Rosemary Nelson inquiry to release findings today

A public inquiry into the murder of solicitor Rosemary Nelson in the North will today release its findings 12 years after she was killed in a loyalist bomb attack.

A public inquiry into the murder of solicitor Rosemary Nelson in the North will today release its findings 12 years after she was killed in a loyalist bomb attack.

The inquiry has examined claims that police made threats against the lawyer, plus allegations of security force collusion in her killing.

The 40-year-old mother of three died when a bomb exploded underneath her BMW car as she left her home in Lurgan, Co Armagh, on March 15, 1999.

Her legal practice dealt with mainly routine cases, but she had risen to prominence and earned dangerous enemies after taking-on a number of high profile clients, including suspected republicans.

Mrs Nelson's murder came within a year of the signing of the Good Friday Agreement, but it was an unstable period. As decades of violence gave-way to a new era of political negotiation, warring ideologies feared losing advantage.

The solicitor found herself representing clients whose cases placed her at the centre of some of the most controversial episodes of the period.

They included:

* Lurgan republican Colin Duffy, who in the 1990s was acquitted of the murder of a former soldier, while claims he killed two police officers also collapsed. He is currently charged over the murder of two soldiers shot dead by dissident republicans in Antrim in 2009.

* Catholic murder victim Robert Hamill was killed by a loyalist mob in Portadown, Co Armagh. Claims that police at the scene failed to protect him are the subject of a public inquiry.

* The nationalist Garvaghy Road residents' group was also represented by Mrs Nelson as it opposed Orange Order parades in the bitter Drumcree stand-off in Portadown.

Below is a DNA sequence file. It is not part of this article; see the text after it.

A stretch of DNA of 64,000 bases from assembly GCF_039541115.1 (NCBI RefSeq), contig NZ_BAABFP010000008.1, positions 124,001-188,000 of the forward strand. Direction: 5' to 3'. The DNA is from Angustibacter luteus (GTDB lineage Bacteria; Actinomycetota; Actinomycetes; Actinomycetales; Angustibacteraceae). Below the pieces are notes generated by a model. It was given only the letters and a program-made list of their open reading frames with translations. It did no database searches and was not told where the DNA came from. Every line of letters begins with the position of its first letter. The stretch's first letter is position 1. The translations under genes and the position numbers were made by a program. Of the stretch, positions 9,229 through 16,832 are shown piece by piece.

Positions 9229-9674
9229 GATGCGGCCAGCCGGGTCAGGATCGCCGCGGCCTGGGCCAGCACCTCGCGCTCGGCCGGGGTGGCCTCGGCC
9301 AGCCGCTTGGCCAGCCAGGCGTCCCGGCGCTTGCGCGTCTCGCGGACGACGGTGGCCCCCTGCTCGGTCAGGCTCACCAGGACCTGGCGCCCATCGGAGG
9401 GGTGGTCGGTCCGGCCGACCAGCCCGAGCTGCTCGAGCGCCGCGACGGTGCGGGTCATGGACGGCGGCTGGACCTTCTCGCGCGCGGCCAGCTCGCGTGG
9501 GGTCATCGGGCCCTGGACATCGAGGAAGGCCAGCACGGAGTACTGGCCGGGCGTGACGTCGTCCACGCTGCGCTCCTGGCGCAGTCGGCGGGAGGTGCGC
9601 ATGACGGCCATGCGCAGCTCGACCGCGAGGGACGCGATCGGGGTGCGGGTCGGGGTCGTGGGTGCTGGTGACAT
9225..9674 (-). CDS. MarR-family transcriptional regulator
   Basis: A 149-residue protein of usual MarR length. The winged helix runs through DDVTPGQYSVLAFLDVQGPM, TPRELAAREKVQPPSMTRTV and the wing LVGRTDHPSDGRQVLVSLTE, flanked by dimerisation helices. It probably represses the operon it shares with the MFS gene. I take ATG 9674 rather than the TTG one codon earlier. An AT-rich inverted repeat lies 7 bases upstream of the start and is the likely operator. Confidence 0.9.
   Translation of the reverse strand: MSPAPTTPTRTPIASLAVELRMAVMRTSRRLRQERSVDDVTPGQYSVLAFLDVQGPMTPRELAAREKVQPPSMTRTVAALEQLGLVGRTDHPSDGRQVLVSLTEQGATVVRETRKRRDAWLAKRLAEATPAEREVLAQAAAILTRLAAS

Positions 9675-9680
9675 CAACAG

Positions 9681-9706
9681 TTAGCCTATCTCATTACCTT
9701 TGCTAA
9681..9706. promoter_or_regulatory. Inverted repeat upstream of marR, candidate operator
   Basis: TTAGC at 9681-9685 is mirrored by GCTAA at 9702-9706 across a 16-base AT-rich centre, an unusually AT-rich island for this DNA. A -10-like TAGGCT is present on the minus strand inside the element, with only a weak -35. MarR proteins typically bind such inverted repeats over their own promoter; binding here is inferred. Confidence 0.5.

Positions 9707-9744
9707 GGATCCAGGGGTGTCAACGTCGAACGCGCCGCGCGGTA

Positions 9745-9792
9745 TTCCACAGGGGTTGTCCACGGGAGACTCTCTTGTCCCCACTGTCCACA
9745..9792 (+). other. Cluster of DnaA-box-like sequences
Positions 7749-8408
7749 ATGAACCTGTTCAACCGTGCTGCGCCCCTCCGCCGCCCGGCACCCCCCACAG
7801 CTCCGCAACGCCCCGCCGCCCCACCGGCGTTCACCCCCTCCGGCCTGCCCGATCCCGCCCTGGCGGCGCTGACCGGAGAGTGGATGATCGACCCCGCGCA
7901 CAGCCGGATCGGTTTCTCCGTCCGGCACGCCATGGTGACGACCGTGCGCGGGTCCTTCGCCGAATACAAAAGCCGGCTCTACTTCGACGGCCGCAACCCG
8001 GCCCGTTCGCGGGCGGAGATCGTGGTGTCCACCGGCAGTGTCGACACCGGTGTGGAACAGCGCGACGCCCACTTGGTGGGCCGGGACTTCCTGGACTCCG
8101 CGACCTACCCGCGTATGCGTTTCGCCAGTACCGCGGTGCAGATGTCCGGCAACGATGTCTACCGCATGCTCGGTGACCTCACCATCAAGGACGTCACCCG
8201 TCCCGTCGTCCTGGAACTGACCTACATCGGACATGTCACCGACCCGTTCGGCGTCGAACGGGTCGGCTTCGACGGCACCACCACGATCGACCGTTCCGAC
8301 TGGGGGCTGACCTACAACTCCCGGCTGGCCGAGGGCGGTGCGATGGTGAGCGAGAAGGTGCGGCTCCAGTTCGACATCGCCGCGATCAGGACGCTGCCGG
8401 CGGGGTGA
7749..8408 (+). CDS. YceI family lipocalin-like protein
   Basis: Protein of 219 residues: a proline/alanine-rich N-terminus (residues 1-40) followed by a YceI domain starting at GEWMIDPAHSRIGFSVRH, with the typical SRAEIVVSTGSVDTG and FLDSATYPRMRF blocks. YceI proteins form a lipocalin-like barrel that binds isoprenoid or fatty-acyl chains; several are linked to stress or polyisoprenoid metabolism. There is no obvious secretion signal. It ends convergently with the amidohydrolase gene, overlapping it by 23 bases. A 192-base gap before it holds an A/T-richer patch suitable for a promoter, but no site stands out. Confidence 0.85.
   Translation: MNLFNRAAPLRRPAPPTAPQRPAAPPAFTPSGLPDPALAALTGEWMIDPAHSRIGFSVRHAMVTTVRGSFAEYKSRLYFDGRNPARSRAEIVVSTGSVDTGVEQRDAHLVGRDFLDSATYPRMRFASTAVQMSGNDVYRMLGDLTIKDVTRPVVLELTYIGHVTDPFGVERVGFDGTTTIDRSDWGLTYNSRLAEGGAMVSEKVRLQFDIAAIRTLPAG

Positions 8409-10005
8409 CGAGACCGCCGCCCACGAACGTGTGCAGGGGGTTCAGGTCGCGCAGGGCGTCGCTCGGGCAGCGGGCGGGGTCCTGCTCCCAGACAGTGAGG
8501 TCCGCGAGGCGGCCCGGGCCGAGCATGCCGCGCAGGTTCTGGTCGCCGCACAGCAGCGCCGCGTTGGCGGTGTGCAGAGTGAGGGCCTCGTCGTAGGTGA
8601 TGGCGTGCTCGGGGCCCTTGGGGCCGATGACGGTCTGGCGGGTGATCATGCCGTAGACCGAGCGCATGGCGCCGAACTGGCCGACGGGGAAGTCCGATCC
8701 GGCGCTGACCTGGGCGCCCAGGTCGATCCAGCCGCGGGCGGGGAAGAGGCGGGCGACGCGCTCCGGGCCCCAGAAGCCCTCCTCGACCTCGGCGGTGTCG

As tensions grew, Mrs Nelson claimed that Royal Ulster Constabulary (RUC) officers questioning her clients had made death threats against her.

The alleged misconduct matched that reported by Belfast solicitor Pat Finucane before he was shot dead by loyalists in 1989.

Human rights campaigners feared Mrs Nelson risked a similar fate and her case was highlighted by international groups, including the United Nations.

In September 1998 she addressed a hearing on the North in the United States Congress in Washington and detailed her allegations of police harassment.

Her murder was claimed by the loyalist Red Hand Defenders, but her death sparked immediate claims of a possible security force link.

Mrs Nelson's killing came as the North's political leaders were in Washington for St Patrick's day talks on the future of the peace process. Her assassination immediately became a major political issue and fuelled calls for police reform in the North.

In 2001 a review of the case by retired Canadian judge Peter Cory found sufficient "evidence of collusion by government agencies" to warrant a public inquiry.

The London-based British Irish Rights Watch group's Jane Winter, who had lobbied over the case, said: "In a sense, part of the tragedy surrounding Rosemary's death is that, by and large, she was an ordinary High Street lawyer, doing ordinary stuff across the community. She had a handful of high-profile cases.

"But she was being threatened more than any other lawyer that I had ever come across."

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